That organizational fine-tuning is a key part of good team-building. But more teams than ever before are setting the fulcrum of that seesaw at different positions. The Philadelphia Eagles won a Super Bowl with head coach Doug Pederson, and then fired him a few seasons later after the team’s fortunes turned; after he was fired, it was revealed that Pederson didn’t have control over the active game-day rosters, that there were contentious splits between the coaching staff and front office about whom to draft. The Houston Texans had the opposite problem: Bill O’Brien had personnel control, following the model of his mentor in New England. O’Brien the head coach struggled to jell with star receiver DeAndre Hopkins, so O’Brien the general manager traded him to Arizona for pennies on the dollar. He made several other questionable moves (notably the Jadeveon Clowney trade and the Laremy Tunsil fiasco) during his tenure, and the Texans fired O’Brien after an 0-4 start in 2020 and are now back in rebuild mode.
From the day he landed in San Francisco, Shanahan has had more front-office control than the average head coach. San Francisco ended the 2016 season as the only team without a player on the roster to receive a single All-Pro vote. They were down as bad as any team in the league, and Shanahan was the man they tagged to pull them up.
But he was hired for his offense. There are no two ways about that. That offense had elevated fourth-round pick Kirk Cousins to solid starting quarterback, and elevated solid starting quarterback Matt Ryan to MVP. It turned relatively unheralded running backs Arian Foster, Alfred Morris, and Devonta Freeman into 1,000-yard rushers.
You’ll notice, quickly, the strengths of the offense: It maximizes later-drafted, role-specific players. San Francisco kicked off its Shanahan era with that exact approach. The Niners acquired Garoppolo for a second-round pick midseason—a very cheap price for a potential starting quarterback—and got 100 carries and 400 yards out of rookie undrafted free agent running back Matt Breida. Two years later, in 2019, the Niners would take that Garoppolo-led offense all the way to the Super Bowl, sitting late in the fourth quarter with a two-score lead on the Patrick Mahomes–led Kansas City Chiefs.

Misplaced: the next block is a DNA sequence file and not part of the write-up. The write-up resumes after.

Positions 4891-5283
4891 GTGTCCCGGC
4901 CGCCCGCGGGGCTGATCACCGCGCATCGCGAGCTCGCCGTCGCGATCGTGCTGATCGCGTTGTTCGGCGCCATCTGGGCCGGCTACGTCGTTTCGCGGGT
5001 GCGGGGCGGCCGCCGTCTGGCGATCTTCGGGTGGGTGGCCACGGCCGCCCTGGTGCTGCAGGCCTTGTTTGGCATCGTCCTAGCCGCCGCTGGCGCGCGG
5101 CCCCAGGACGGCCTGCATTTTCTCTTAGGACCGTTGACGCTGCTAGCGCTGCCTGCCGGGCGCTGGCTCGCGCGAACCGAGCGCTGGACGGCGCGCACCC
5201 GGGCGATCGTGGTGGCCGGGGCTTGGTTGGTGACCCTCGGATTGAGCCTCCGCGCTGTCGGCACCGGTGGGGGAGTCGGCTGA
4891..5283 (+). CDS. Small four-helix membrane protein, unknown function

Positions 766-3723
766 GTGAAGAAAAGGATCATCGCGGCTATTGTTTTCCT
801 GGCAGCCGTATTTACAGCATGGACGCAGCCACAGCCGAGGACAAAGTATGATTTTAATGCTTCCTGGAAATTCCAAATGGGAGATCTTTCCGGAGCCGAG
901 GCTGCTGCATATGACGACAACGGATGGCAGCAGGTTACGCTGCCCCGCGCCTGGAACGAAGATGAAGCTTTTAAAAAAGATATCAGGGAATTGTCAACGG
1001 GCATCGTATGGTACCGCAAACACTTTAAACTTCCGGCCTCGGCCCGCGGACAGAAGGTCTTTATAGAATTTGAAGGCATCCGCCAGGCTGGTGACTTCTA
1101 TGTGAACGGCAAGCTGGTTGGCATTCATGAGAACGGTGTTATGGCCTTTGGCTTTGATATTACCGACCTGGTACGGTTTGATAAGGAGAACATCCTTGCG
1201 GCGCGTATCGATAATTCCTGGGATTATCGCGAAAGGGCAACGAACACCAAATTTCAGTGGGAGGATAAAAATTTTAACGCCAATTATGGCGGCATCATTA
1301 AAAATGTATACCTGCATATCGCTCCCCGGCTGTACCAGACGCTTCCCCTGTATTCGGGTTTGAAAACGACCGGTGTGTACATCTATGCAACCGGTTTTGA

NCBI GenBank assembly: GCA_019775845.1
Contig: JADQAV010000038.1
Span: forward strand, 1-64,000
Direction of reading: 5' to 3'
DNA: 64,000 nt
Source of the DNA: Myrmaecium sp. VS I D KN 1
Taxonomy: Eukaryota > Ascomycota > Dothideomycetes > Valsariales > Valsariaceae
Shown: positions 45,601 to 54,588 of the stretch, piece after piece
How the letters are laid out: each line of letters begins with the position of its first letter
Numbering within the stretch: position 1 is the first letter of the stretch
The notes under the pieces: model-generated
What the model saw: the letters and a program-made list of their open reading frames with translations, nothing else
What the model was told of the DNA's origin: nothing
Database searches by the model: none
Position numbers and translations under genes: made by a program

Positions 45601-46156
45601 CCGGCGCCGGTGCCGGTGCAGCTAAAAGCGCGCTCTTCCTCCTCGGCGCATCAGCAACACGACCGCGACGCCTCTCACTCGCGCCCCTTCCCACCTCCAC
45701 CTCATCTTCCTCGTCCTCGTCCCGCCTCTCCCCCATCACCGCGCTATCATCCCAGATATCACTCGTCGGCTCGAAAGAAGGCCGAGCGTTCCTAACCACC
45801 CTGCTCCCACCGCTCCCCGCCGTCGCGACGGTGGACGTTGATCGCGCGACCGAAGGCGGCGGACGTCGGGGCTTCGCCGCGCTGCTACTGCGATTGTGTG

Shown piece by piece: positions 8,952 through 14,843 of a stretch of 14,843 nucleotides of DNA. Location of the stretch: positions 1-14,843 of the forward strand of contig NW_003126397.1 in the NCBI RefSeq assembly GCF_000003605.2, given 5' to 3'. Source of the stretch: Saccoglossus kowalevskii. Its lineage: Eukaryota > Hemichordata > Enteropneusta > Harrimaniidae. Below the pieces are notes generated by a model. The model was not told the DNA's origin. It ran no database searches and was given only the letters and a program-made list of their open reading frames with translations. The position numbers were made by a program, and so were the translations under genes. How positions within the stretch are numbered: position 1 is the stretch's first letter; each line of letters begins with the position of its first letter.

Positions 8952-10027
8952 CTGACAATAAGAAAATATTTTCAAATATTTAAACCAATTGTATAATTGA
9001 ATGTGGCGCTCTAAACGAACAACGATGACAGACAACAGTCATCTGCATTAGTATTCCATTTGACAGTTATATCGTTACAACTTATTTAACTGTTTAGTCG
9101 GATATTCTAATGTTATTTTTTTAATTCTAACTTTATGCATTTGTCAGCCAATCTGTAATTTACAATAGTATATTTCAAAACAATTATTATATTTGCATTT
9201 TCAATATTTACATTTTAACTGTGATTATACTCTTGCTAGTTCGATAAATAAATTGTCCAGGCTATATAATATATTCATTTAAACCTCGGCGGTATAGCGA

Not quite a 25-point lead—not that Shanahan would know anything about those.
That Super Bowl appearance was the realization of the plan. Shanahan had brought one of the league’s best offenses to San Francisco, and it was a contender.
It also concealed the upcoming problem.
Remember Breida? He was the 49ers’ leading rusher in 2018, after Jerick McKinnon and Raheem Mostert went down with injury. Before that, in 2017, it was Carlos Hyde, a holdover from the previous regime; in 2019, it was Mostert, a league journeyman and career special-teamer; in 2020, it was Jeff Wilson Jr., who’d been floating around on the roster for the previous two years. Injuries forced Shanahan to run through all his options at running back, and still, through the strength of his system, the 49ers rushing offense was finding success: Only once in four seasons were they below average in rushing offense DVOA.
You know who was never a contributing rusher on the team? Joe Williams. He’s an easy name to forget, as he never took a regular-season snap. But he was a fourth-round pick by the 49ers in the first draft of the Shanahan-Lynch era, and he was an important one: not for his value to the team, but for the process behind his pick. As Peter King wrote in the wake of the 2017 draft, Williams was a total Shanahan pick—even to the point that Williams was not on the 49ers’ board in the war room. The scouting department hadn’t considered him to be a potential target.